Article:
Charlie "Bird" Parker has been called the greatest saxophonist who ever lived, a jazz legend who not only spearheaded the bebop movement but also laid the foundations of modern jazz. He was also a party animal. In 1952, Los Angeles would play host to one of Parker's wildest exploits. The...
The World Cup has taken Los Angeles by storm. With viewings beginning at 9 a.m., soccer fans have congregated at some of the best bars in the city including The Village Idiot, Goal, The Parlour on Melrose, Big Wang's and more. Whether they're cheering for their native country, favorite players or mourning the USA's loss, Angelenos have paid close attention to the Cup, showing that soccer is becoming more than a fad. All photos by Daniel Kohn.
Starting June 28th, The Page Museum once again proudly unveils the museum's Observation Pit, which originally opened in 1952 but has spent most of the last half century closed. Now visitors can get an up-close look at Pit 91, which is currently under excavation. The La Brea Tar Pits, home of the Page Museum, is one of the world's most famous ice age fossil locations, known for range of fossils from saber-toothed cats and mammoths to microscopic plants, seeds and insects. The new "Excavator Tour" is free with museum admission if purchased online at tarpits.org
. All photos by Nanette Gonzales.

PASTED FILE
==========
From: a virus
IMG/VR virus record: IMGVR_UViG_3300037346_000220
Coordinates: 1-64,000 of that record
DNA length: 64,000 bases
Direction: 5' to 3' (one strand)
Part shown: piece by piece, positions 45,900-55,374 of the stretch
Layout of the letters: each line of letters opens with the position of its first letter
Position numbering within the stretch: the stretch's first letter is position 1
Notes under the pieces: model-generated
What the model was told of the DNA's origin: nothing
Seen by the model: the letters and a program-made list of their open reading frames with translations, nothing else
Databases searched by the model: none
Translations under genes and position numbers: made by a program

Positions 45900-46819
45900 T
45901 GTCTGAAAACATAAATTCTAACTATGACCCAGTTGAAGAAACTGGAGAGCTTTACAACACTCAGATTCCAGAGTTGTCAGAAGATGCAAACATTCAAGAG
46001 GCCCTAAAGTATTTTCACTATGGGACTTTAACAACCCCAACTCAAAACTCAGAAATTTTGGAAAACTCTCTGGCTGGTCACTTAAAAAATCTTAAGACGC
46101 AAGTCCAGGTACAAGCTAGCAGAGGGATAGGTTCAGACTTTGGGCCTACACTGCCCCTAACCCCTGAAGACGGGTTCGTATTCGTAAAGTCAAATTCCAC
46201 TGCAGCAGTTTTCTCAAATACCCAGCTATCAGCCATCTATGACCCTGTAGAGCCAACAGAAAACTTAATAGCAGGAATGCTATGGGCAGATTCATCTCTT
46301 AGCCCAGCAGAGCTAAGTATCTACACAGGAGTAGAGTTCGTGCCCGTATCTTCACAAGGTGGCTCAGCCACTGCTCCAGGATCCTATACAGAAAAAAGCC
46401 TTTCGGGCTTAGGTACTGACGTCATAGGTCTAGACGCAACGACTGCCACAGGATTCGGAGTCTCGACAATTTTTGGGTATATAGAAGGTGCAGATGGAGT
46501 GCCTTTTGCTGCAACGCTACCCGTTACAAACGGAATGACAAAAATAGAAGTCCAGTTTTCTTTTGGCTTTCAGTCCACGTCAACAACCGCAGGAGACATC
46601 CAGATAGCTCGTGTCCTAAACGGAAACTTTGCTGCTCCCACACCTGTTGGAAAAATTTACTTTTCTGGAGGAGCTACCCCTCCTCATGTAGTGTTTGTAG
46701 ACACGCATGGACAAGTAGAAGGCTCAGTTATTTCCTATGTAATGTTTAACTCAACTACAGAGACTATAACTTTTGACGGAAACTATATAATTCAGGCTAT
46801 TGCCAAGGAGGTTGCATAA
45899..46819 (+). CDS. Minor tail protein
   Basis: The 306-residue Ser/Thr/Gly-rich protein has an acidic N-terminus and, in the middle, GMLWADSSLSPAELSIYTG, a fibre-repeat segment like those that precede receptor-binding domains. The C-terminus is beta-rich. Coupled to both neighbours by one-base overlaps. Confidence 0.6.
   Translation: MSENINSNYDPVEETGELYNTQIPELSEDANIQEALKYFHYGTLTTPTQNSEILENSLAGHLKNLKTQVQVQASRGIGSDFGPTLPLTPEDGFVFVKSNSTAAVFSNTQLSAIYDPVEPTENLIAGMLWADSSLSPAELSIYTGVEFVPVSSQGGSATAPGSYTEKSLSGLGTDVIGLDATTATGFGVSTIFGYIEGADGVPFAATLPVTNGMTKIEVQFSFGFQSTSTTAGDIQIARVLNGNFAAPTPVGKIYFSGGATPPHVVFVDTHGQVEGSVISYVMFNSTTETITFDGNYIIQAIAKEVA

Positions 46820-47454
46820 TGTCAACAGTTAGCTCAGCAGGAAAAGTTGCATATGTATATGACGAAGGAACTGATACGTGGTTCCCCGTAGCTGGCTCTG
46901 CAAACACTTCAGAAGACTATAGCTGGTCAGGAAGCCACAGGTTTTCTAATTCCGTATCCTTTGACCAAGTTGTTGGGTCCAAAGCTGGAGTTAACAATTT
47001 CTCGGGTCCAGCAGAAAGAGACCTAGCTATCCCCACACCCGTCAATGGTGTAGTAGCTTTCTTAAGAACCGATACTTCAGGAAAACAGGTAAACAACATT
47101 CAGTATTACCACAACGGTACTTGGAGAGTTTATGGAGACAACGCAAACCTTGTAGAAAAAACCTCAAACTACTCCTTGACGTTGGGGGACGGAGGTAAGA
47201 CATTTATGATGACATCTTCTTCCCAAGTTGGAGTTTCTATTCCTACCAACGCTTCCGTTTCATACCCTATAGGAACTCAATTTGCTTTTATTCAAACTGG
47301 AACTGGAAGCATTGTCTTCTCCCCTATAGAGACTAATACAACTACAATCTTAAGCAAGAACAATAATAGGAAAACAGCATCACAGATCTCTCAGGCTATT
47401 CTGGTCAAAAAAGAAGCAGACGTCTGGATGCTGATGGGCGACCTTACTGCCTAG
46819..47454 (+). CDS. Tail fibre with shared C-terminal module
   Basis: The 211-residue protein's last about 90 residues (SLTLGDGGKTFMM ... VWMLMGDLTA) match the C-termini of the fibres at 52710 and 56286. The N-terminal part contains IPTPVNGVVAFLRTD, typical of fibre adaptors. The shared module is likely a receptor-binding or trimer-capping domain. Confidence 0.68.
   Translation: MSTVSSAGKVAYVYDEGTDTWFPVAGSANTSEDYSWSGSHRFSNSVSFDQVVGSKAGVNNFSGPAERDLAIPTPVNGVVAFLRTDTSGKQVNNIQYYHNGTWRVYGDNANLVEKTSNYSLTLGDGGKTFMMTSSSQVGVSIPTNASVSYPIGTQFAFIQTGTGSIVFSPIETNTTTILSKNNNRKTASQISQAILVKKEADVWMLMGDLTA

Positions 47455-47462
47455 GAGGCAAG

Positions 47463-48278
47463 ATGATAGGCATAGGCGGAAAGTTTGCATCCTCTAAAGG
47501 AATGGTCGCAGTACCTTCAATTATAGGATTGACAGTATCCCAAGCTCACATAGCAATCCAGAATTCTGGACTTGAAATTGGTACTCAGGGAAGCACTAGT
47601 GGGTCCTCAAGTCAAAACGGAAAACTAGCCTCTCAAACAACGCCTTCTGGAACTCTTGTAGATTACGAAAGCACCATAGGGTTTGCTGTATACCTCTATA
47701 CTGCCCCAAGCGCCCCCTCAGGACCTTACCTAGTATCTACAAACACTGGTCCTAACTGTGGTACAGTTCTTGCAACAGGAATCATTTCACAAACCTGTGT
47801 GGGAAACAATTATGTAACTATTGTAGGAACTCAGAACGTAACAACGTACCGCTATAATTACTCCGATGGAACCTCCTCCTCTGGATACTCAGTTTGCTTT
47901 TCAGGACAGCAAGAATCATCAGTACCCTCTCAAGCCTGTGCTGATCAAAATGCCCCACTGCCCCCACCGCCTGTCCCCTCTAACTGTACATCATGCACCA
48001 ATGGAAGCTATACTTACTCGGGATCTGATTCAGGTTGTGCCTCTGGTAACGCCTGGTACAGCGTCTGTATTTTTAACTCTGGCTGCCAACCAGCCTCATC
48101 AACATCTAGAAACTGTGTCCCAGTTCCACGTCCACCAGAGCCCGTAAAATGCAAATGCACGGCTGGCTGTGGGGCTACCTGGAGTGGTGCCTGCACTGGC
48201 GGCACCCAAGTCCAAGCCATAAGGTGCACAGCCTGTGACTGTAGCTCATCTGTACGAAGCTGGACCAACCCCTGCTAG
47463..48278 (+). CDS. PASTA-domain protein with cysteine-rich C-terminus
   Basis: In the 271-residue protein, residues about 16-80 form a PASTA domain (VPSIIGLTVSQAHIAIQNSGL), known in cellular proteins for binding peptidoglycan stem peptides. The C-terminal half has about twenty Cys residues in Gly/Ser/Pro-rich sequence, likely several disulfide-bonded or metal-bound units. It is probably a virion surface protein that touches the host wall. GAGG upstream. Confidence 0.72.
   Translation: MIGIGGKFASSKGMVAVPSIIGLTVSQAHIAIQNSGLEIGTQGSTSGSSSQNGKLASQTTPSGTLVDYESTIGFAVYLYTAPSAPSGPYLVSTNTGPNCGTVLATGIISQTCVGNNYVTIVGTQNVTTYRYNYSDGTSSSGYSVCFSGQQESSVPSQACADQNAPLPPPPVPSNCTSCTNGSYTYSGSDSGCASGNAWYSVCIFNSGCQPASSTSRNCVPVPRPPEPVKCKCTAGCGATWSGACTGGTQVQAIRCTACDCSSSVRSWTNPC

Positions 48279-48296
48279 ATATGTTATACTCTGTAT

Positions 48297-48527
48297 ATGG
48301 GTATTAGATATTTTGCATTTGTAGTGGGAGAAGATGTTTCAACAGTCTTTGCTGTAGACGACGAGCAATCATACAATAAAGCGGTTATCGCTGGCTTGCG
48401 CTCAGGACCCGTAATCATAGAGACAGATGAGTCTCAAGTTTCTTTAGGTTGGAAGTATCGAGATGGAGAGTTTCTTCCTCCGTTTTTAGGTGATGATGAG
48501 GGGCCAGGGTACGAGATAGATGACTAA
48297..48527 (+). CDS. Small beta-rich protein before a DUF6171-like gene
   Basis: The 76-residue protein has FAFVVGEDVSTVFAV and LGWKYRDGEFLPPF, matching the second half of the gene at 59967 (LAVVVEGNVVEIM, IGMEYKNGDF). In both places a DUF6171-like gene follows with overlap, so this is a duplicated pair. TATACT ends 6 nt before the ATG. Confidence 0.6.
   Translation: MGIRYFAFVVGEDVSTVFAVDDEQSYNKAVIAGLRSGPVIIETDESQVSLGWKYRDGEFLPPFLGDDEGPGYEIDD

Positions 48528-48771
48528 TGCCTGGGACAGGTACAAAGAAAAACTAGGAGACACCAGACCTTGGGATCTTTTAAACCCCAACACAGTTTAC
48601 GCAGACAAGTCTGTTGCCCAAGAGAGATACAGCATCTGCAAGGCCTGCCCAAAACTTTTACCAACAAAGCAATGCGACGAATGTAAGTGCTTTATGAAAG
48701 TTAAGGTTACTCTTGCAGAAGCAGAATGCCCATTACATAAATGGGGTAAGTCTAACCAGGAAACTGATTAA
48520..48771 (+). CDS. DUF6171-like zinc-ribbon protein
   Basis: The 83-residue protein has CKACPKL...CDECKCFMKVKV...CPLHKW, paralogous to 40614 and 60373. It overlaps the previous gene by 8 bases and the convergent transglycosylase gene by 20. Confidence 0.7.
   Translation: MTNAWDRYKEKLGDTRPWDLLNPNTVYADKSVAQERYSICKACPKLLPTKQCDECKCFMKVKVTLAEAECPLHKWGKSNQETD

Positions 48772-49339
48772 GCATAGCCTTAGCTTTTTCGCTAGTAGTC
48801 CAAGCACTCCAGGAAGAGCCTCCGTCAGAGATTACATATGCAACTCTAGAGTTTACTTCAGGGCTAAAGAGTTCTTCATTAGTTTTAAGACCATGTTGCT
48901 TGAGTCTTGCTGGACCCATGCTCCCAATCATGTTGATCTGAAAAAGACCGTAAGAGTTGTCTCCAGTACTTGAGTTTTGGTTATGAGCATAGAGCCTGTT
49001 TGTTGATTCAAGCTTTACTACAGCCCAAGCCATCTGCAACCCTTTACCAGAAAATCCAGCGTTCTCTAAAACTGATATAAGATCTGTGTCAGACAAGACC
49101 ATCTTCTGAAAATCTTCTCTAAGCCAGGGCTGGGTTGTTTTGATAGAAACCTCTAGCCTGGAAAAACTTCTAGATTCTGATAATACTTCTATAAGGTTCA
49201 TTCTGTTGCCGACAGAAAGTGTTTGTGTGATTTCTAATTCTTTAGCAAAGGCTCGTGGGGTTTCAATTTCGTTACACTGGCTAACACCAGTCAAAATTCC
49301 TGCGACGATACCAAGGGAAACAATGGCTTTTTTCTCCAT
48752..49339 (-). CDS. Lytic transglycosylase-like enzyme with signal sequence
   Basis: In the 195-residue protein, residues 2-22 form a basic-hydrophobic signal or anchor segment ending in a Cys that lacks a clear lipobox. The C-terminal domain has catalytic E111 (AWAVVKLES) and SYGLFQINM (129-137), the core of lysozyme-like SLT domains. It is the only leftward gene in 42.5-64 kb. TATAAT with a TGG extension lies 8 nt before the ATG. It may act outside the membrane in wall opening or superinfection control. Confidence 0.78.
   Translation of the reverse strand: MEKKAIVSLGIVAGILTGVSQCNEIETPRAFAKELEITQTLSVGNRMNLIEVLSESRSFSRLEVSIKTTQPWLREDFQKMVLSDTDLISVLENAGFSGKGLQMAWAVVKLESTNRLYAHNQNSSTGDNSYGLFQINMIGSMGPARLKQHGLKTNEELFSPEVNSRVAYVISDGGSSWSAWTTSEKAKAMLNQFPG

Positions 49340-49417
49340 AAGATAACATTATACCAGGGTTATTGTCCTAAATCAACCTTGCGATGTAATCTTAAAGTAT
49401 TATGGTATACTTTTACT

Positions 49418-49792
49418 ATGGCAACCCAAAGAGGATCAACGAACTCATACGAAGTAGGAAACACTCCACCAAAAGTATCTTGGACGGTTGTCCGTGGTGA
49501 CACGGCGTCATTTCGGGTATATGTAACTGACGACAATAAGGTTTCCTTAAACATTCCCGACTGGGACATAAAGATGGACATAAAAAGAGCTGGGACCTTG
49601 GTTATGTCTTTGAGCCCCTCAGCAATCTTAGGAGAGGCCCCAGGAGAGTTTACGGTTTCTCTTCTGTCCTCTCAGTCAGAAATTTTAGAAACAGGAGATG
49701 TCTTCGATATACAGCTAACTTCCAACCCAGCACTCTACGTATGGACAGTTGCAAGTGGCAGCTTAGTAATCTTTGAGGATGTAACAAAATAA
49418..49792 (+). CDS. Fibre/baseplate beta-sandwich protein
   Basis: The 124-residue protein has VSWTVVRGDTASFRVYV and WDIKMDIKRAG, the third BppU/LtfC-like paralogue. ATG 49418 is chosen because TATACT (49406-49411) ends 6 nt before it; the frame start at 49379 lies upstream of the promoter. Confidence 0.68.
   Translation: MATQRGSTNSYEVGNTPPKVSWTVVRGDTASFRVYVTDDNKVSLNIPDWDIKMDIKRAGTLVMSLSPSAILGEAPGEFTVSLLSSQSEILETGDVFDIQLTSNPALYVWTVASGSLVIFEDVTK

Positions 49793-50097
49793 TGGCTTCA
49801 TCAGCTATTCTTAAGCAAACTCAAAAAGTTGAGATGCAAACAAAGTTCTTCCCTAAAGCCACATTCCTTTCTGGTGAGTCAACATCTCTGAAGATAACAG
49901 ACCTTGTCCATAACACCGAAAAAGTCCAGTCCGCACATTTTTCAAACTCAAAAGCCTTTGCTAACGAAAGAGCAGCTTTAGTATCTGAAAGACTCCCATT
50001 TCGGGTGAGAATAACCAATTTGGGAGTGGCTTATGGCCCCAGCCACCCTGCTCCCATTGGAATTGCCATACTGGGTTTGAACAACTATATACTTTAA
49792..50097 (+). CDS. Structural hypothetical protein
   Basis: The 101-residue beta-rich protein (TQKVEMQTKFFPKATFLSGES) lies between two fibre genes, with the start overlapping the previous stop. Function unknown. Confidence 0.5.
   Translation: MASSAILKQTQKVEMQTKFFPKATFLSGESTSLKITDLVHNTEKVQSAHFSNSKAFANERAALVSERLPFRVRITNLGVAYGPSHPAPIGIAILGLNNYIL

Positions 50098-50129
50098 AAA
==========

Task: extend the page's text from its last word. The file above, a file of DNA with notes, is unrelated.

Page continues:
It's really trendy to hate clowns right now, but rather than stop these comedic performers, the anti-clown backlash is pushing them to redefine what it means to be a clown. L.A-based theatrical production company Four Clowns isn't about the typical balloon-twisting, birthday party bozos, who admittedly can be disturbing. Instead, it's a troupe of approximately 25 performers who treat clowning as an advanced art form. Founder and artistic director Jeremy Aluma studied under David Bridel, director of USC's MFA acting program and himself founder and artistic director of Four Clowns' sister company, the Clown School. Four Clowns takes itself very seriously — but not too seriously. Its repertoire is cleverly divided into adult and kid-friendly shows. Bridel's brand-new plays, Noah and Jonah, are for adults. These original works juxtapose God's beleaguered acolyte Noah against shiftless Jonah, with each man illustrating different attitudes toward his uninvited responsibilities. In the end, both characters personify the clown as a fool, an archetype that has endured throughout history and isn't going anywhere soon, no matter how bad your coulrophobia. Annenberg Community Beach House, 415 Pacific Coast Hwy., Santa Monica; Noah: Wed., July 9, Fri., July 11, and Thu., July 17, 4:30 p.m. Jonah: Thu., July 10, Wed., July 16, and Fri., July 18, 4:30 p.m.; free. Online reservations recommended. (310) 458-4904, fourclowns.org/adults/noah-jonah.More